The balloons made their journeys, and much like the parable in the scriptures, some seeds fell on fertile ground. A message written by Laura West in the Salt Lake Cottonwood Height Stake was found by one who desperately needed her encouragement. Laura had written, in part, “Keep your hopes up and rise like the balloon. Always have faith in Christ and Christ will have faith in you.” Her balloon was found only a couple of miles from where it was released. The man who found it wrote to Laura that he was a member of the Church but had fallen away 18 years earlier while he was in his teens. He told of his struggle to be reunited with his wife and children and the decision he made to come back to the Church. He wrote, “I’ve been reading the Book of Mormon and praying since Sunday night (the day after I got your letter). I went to the bishop of my ward that night and told him I knew it was time for me to straighten out my life. … If only you could feel the peace and tranquility that has come to me since I began the reading and prayer. It’s truly like the difference between night and day. To top off my own feelings that I’m on the right track, I picked up your letter. You said you hoped your letter would brighten my day. It not only brightened my day, it was a godsend! I will remember your letter forever.” He signed it “Your friend you’ve never met” and his name.

All the messages in the balloons were good seeds. Even though every balloon was not discovered and appreciated by someone, the messages still took root where they could be nurtured and cherished. Each message took root in the heart of the girl who wrote it. As Tahneam Merrill of Rexburg, Idaho, said, “I can sincerely say my testimony soared higher and farther than my balloon could ever travel. My message may not be received by anyone, but it was received by me.”

How marvelous it is to have a loving Father in Heaven who has placed us on this earth and who has given us life, a wonderful gift to share with those we love.

Marie-Claude Ferland
Quebec, Canada

If we agree to help one another, to serve one another, to love one another, I’m sure that the Lord would agree too. We can all get there, step by step, together! We will get there because we will catch the vision of what God intends for us to become. Commit to it, not this day, not this hour, but this very moment. Rise up for the best and never be the same again.

Rachel Royall
Plano, Texas

I hope the following message will inspire you or help you in some way! Perhaps you will want to spread it the same way I did!

Live so that those who know you

But don’t know Him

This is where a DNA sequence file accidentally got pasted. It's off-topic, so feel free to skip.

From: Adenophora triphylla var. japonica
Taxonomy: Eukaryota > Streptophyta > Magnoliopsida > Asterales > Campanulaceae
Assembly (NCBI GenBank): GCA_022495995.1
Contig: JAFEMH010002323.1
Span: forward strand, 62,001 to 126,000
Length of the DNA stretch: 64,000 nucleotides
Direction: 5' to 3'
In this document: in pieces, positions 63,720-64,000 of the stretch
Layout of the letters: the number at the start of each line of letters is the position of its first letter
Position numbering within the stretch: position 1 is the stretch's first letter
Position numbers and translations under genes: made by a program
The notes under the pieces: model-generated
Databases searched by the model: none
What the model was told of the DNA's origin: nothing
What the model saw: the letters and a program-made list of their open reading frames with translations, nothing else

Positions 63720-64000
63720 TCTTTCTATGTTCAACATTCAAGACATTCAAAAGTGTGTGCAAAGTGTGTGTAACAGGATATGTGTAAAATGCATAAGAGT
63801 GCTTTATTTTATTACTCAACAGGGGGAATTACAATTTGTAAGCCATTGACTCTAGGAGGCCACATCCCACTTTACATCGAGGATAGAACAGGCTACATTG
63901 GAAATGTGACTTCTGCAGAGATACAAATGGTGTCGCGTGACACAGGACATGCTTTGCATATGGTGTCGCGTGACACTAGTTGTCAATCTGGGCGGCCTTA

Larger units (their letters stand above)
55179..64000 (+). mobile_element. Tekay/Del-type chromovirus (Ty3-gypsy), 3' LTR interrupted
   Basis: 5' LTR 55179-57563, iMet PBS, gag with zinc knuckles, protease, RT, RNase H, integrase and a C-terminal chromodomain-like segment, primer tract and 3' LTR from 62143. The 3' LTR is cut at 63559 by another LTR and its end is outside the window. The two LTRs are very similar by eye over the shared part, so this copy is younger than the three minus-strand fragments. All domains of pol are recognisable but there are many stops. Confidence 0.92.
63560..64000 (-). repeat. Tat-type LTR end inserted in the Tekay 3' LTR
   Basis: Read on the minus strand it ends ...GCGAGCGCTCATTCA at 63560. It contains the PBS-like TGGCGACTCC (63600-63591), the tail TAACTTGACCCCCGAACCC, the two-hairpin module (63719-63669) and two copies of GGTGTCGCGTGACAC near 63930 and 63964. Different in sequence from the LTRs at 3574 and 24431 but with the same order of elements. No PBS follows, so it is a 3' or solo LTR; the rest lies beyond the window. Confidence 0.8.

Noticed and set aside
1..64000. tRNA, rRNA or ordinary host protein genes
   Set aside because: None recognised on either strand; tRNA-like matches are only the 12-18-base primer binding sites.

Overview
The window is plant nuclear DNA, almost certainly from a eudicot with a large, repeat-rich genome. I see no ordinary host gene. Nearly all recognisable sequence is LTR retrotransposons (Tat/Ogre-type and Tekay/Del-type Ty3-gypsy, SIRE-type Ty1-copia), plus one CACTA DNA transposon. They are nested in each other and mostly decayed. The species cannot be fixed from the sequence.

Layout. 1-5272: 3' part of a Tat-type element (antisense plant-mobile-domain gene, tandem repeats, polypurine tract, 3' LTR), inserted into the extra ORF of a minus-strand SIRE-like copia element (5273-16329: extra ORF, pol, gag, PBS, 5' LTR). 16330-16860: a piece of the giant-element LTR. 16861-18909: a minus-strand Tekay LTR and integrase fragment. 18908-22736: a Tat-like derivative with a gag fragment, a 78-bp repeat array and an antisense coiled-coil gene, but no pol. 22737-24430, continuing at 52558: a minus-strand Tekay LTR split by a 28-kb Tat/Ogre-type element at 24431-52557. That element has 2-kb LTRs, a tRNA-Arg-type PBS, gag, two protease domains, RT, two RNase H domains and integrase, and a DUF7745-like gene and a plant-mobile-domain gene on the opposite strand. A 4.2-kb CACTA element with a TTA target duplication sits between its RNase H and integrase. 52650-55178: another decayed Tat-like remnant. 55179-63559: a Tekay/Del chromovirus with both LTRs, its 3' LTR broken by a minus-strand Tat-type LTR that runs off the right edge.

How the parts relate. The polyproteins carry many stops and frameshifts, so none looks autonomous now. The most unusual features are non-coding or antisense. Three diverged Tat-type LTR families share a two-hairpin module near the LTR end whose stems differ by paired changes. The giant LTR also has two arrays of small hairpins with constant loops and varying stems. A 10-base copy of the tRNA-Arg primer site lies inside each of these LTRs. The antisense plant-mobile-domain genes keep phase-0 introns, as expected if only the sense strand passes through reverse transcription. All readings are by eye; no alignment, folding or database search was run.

Will want to know Him

Because they know you.

Annique Jugant

Seoul, Korea

As you read my message I want you to know that Jesus Christ loves you. He loves you and me so much that he suffered to the very core of his being to atone for our sins. I am aware that we are living in a world of sin, confusion, temptation, and problems. But we can make our situation better. Here is some advice I want to share with you. You will meet sin—shun it. You may inherit freedom—protect it. The past is behind you—learn from it. The future is ahead—prepare for it. The present is here—live in it.

Barbara May Romarao
Zamboanga City, Philippines

Peace is a value without frontiers, which allows us to go around the world without fear. Love is a value which opens our hearts to forgive and understand our brothers and sisters around us.

Brotherhood is a value which rises beyond race, color, and age. We are all brothers and sisters and children of God.

Laura Guzman
Buenos Aires, Argentina

If there was something I could do for the whole world I would give everyone a special book to help answer everyday questions. I myself have read the book and use it almost every day to help answer my questions. I cannot give all the world copies of the book, so I would like someone like you to receive it. It costs nothing; it is a free gift from me. I can have it delivered to you. Please write.

Jennie Hubbard
Anchorage, Alaska

I wish that all of us could recognize each other as brothers and sisters, no matter what color or race or nationality. I wish that each person would help someone in need and not be afraid of what others may say.

Bruchele Rajab

Photography by Jed Clark, John D. Luke, Marty Mayo, Brent Petersen, Richard Romney, Janet Thomas, Richard Wickenkamp

Seattle, Washington

Rexburg, Idaho; Winnipeg, Canada; Sister Ardeth Kapp; Provo, Utah; St. Louis, Missouri; Elmira Ward, Ithaca, New York; Amherst Ward, Buffalo, New York

Copenhagen, Denmark; Liecester, England; New York City; Preston, England; Copenhagen, Denmark

Las Vegas, Nevada; Hawaii; St. Louis, Missouri; Portland, Maine; Hawaii

Red Sea, Sinai Peninsula; Rochester, New York; Washington, D.C.; Singapore; New Zealand; Jerusalem; Quebec, Canada

Tucson, Arizona; Vancouver, Canada; Western Australia; Palmyra, New York

Manti, Utah; Las Vegas, Nevada; Sydney, Australia; St. Louis, Missouri

La Paz, Bolivia; Argentina; Manti, Utah; Melbourne, Australia; Elmira Ward, Ithaca, New York